Named for its designer, engineer Aeneas Coffey, the Coffey or columnar still was originally introduced in Dublin, Ireland in 1830 and patented in Dublin in 1831. This design is, with little improvement, still widely used today. It is called a continuous still as it is designed to have wash injected without stopping. From a perspective of output, it is faster and can produce more with lower energy requirements.
How it Works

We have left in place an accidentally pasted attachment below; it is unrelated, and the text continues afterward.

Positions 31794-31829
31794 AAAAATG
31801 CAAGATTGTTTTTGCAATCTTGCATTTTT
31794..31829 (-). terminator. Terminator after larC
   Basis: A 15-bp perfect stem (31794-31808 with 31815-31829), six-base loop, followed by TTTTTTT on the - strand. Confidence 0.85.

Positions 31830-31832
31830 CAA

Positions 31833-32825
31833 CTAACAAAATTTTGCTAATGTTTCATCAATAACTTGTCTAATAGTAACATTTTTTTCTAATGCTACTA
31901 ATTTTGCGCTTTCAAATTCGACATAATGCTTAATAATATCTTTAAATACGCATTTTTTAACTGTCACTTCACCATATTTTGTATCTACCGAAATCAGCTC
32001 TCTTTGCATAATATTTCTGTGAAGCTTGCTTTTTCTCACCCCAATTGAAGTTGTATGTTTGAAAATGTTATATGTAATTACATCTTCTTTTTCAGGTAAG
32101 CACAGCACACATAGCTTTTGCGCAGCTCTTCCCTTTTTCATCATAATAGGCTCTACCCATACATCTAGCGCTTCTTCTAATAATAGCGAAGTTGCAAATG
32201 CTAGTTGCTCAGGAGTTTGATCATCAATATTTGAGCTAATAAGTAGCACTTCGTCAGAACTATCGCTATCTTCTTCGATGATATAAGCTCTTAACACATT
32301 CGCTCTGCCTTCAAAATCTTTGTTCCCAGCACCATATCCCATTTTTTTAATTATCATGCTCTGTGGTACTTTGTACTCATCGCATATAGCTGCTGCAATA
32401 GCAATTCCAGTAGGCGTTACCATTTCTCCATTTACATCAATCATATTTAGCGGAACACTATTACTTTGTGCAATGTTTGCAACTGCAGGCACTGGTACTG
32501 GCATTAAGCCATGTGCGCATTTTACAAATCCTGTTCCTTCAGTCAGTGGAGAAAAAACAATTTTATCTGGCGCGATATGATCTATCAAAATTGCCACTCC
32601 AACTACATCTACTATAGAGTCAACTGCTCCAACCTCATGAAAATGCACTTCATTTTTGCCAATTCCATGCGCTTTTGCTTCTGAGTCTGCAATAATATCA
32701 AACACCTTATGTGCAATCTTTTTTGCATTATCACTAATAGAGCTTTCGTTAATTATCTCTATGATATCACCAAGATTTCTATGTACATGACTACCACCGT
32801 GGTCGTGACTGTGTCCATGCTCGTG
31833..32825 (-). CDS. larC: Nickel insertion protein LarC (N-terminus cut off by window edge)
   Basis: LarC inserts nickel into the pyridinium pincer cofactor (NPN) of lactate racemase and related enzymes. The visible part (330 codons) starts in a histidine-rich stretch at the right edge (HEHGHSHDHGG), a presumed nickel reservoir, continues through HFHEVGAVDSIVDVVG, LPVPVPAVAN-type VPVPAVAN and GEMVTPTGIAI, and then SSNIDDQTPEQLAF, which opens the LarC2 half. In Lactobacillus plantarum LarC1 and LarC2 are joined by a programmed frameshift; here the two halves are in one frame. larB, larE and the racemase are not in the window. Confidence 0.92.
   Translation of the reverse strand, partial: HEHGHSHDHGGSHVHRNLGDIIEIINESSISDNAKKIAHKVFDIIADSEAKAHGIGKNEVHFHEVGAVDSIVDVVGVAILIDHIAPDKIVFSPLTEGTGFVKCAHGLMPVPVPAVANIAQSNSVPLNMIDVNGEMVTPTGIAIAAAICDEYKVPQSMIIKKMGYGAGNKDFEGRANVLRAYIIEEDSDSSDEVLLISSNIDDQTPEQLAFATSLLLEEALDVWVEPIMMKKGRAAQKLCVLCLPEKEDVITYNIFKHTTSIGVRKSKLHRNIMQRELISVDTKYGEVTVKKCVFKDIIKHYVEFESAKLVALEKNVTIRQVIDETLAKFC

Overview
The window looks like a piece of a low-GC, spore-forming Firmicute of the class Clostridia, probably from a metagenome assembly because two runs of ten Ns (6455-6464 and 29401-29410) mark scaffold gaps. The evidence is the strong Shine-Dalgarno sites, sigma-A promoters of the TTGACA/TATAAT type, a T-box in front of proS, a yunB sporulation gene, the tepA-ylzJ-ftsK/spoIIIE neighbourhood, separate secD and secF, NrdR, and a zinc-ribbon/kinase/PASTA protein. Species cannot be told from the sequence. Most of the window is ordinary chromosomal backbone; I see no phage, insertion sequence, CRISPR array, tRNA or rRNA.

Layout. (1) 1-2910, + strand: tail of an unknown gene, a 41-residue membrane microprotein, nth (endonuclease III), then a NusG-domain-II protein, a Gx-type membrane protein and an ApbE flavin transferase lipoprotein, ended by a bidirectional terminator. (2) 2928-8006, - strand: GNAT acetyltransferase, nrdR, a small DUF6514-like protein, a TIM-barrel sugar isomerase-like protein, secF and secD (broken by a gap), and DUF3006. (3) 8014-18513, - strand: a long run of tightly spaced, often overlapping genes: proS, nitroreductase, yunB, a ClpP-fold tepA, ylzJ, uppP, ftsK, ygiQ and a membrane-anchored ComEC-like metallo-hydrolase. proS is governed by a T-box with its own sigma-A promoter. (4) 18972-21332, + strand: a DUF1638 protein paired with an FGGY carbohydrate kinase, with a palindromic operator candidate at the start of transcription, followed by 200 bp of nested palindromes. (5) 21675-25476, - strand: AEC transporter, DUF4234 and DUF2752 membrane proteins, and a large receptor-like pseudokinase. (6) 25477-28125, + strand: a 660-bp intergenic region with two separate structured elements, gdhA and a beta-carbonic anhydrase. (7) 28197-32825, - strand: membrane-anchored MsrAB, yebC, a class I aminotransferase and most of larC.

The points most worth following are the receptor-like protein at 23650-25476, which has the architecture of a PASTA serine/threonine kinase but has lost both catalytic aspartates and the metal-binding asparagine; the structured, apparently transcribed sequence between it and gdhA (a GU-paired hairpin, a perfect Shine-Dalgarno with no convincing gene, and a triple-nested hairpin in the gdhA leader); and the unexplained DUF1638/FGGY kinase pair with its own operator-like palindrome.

Wash will enter the Rectifier and travel down the column in a tube and will heat up. It will then go to the top of the Analyzer column where is is feed on to the top plate. Heavier components will travel down the column and be removed at the bottom. Ethanol will boil off and move to the bottom of the Rectifier column. Form there it will separate again, the heavier components, called bottoms, will be taken out out at the bottom. The heads will be removed at the top of the column. The spirit will be taken off from one of the top plates. The placement of the spirit take off will be part of the design of the still. Some stills will have multiple take offs in order to vary the flavor of the distillate.